Think back to your freshman year. Were you intimidated? Did it take you any time to adjust to your new surroundings?
It didn’t trouble Mackenzie Hamill at all. The first year business student from Oakville, Ontario won the 1,650 yard freestyle at the NCAA Division II Championships, becoming the first SFU athlete to win an NCAA championship in men’s swimming.
“It was certainly like a rush of joy, excitement — a bunch of different emotions,” said Hamill on winning the national championship. “But I think my favourite part of the whole thing was seeing all of my teammates and the smile on their faces and them cheering and how happy they were for me.
One of the other best parts was whoever wins the event, that coach gets to hand out the [awards]. So I think seeing the smile on my coach’s face and knowing that I just won and that this is my first year and hopefully I can continue to do that for the next three years, it was a huge accomplishment. It really hit home when I was standing there on the podium.”
Hamill started swimming around the fifth grade, continuing throughout high school before deciding to come here to SFU and start his collegiate career.
“I really wanted to venture outside of Ontario. [. . .] So I emailed Liam Donnelly, started talking to him, and then realized that the main distance coach here was Cory Beatt, and he’s a really successful coach. He’s coached Brittany Reimer, who’s one of the fastest females ever in Canadian swimming. I came here for a recruiting trip last year in October and really liked it, [and I] really liked the coaching staff.”
Hamill credits his teammates for helping him adjust quickly to the team and help motivate him.
“It’s a really open atmosphere,” he explained. “Coming in this year, knowing that we had one guy qualifying for [National Championships] last year, now we have six, it’s been a huge motivation for everyone. Everyone really wanted to make this year, and everyone saw it was possible.
“Every teammate really pushed each other to be the best we could possibly be this year,” said Hamill.
After a few strong performances, including the Clan Cup hosted here at SFU, Hamill qualified for the National Championships. There he raced in the 500-yard freestyle against fellow teammate Adrian Vanderhelm.
“My favourite part of the whole thing was seeing all of my teammates and the smile on their faces.”
“It’s definitely a little more competition, a little stiffer. But we’re both teammates. So if he wins or I win, it doesn’t really matter. Well — it matters to us, but we’re happy for the other one. There’s no rivalry really between us.”
The final event was the 1,650-yard freestyle.
“The one guy who won it last year didn’t have an insanely fast swim in the morning,” said Hamill. “So when I was looking over sort of the heat before the actual race, I saw that if I had a really good race, it would be possible to win. So I really set my focus and realized that it might be possible to win right before the race.”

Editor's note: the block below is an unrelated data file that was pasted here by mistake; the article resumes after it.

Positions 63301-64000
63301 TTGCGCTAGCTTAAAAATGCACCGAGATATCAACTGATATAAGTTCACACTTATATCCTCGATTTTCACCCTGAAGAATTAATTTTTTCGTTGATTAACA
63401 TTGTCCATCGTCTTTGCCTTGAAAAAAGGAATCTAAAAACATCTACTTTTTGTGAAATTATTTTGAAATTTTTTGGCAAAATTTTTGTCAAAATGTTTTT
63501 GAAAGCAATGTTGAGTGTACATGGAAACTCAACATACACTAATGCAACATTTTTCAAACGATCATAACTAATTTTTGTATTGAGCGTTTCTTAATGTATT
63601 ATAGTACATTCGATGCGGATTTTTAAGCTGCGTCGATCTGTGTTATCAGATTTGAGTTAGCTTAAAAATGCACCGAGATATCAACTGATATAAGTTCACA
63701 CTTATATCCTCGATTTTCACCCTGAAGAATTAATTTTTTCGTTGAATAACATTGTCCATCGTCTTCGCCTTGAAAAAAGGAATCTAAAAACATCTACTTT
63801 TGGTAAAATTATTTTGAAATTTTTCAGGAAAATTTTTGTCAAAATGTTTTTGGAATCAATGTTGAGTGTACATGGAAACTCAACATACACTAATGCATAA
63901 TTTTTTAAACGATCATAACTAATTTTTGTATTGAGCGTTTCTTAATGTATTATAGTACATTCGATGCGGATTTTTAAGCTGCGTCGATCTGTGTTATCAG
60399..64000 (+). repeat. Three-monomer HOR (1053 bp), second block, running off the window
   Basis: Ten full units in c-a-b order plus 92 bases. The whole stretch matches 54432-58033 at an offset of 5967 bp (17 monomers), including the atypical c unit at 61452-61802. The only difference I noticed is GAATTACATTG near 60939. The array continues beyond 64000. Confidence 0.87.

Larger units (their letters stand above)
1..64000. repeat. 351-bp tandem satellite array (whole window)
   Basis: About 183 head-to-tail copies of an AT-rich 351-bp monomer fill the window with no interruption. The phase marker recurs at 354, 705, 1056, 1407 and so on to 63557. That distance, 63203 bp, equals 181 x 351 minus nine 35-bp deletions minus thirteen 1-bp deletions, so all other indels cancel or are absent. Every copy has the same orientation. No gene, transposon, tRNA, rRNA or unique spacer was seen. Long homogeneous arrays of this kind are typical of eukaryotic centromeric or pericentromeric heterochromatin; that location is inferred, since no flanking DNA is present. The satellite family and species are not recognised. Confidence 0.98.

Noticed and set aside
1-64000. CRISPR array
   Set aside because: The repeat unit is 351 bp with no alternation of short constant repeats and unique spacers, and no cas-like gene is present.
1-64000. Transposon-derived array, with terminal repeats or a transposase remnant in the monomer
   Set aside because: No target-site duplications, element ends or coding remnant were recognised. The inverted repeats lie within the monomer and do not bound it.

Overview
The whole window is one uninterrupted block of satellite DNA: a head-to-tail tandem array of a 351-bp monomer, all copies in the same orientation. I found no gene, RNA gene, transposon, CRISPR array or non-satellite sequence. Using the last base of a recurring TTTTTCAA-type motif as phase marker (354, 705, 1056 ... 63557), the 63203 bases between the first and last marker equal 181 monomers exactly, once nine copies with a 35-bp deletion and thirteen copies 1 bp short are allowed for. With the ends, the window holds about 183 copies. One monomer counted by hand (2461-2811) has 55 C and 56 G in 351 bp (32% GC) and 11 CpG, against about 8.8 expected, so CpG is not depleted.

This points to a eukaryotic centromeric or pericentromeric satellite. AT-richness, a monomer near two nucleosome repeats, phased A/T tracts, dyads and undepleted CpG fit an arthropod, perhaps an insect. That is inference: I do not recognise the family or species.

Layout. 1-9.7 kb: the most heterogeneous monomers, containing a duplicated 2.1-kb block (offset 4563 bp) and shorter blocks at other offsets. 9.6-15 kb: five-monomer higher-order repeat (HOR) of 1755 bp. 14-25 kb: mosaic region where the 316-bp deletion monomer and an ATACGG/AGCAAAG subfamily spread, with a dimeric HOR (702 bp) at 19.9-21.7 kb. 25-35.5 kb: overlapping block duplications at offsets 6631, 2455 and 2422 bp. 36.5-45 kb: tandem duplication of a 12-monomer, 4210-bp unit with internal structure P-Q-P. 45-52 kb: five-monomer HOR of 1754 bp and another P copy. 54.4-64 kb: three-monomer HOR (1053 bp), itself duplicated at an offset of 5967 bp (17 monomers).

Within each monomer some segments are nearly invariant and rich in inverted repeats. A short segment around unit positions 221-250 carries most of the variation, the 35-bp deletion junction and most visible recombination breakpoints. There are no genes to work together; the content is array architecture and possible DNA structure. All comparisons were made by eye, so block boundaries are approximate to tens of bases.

From there, the strategy aspect took over.
“I knew the guy beside me was going to be with me the whole time. And then on the other side of the pool, I saw one guy way ahead. So throughout the race I was aiming for first, but when the other guy started to take off, I thought I’d just start racing the guy beside me and sort of stay in my race and not let that interfere. And when I saw things sort of die out right before the end I started making my push and thought that — depending on what the time is — I actually might be able to win it.”
The win and his success throughout the year means that Hamill has qualified for the Olympic trials in Toronto, where he will be competing against swimmers such as Olympian Ryan Cochrane. There, if he does well enough, he could be off to the 2016 Rio Olympics.
“There’s going to be a ton of fast people there that I’ll be racing against,” said Hamill on Olympic trials. “The 1,500 [what it’s called in meters] has been Canada’s best event ever since Cochrane made it back in 2008. It’s not really realistic to make now, but it’s definitely something that I would like to set my sight on for the future.”
So what are his future goals for here at SFU?
“I’d like to be able to continue to keep the national championship for four years. That would be pretty cool,” said Hamill. “To go undefeated at that meet and at that event [would be great]. But really, my main goal is to set the record, which is far off for next year, but I feel like by my senior year I can definitely get it.”